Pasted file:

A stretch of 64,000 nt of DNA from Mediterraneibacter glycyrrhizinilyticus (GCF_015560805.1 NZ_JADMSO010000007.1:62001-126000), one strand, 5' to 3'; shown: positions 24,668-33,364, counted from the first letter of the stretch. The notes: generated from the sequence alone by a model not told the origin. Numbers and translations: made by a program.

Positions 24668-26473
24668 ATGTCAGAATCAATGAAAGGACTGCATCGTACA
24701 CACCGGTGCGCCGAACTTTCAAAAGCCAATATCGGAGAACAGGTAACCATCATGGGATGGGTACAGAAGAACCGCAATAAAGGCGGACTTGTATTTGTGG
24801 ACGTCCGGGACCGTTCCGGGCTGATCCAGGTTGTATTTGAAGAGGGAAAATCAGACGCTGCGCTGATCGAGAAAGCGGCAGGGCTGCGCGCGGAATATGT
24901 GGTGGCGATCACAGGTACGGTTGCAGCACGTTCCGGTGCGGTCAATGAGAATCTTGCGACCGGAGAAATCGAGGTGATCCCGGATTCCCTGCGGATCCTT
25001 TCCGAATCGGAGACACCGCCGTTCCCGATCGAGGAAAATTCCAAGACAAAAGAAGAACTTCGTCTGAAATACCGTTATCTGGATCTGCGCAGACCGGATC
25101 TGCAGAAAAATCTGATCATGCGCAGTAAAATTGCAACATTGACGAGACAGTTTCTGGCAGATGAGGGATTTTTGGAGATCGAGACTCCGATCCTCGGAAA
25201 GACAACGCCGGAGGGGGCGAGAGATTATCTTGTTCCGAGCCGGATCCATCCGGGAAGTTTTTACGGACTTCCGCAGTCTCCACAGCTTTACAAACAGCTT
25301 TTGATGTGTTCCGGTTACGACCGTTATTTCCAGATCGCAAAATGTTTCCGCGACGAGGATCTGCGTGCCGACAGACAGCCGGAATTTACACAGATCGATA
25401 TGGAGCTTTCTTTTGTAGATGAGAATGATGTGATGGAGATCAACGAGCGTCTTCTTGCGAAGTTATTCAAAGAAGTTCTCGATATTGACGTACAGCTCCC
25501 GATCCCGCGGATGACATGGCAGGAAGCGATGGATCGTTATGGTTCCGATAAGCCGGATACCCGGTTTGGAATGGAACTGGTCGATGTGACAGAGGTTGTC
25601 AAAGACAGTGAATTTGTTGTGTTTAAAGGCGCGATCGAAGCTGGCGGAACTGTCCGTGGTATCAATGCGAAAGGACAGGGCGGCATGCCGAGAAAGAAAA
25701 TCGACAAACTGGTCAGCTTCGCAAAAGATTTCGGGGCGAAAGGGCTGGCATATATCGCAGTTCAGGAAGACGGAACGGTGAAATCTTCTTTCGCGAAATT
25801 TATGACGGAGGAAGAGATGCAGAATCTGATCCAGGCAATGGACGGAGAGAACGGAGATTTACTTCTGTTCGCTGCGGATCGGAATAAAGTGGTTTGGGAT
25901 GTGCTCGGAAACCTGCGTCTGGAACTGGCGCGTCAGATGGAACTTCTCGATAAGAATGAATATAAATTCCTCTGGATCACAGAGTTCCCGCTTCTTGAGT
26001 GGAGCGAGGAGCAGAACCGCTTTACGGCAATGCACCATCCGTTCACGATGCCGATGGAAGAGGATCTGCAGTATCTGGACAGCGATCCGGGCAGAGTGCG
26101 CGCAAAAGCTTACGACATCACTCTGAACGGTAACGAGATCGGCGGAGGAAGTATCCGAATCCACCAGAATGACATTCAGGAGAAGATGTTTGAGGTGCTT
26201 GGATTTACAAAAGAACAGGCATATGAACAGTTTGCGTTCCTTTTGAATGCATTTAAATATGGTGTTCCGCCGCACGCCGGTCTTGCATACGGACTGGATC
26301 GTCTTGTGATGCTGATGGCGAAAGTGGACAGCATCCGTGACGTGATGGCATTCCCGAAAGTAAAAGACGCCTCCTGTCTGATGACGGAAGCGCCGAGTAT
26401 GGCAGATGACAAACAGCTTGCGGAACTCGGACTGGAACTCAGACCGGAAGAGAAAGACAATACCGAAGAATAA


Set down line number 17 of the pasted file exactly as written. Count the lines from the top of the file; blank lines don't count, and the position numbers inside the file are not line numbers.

26001 GGAGCGAGGAGCAGAACCGCTTTACGGCAATGCACCATCCGTTCACGATGCCGATGGAAGAGGATCTGCAGTATCTGGACAGCGATCCGGGCAGAGTGCG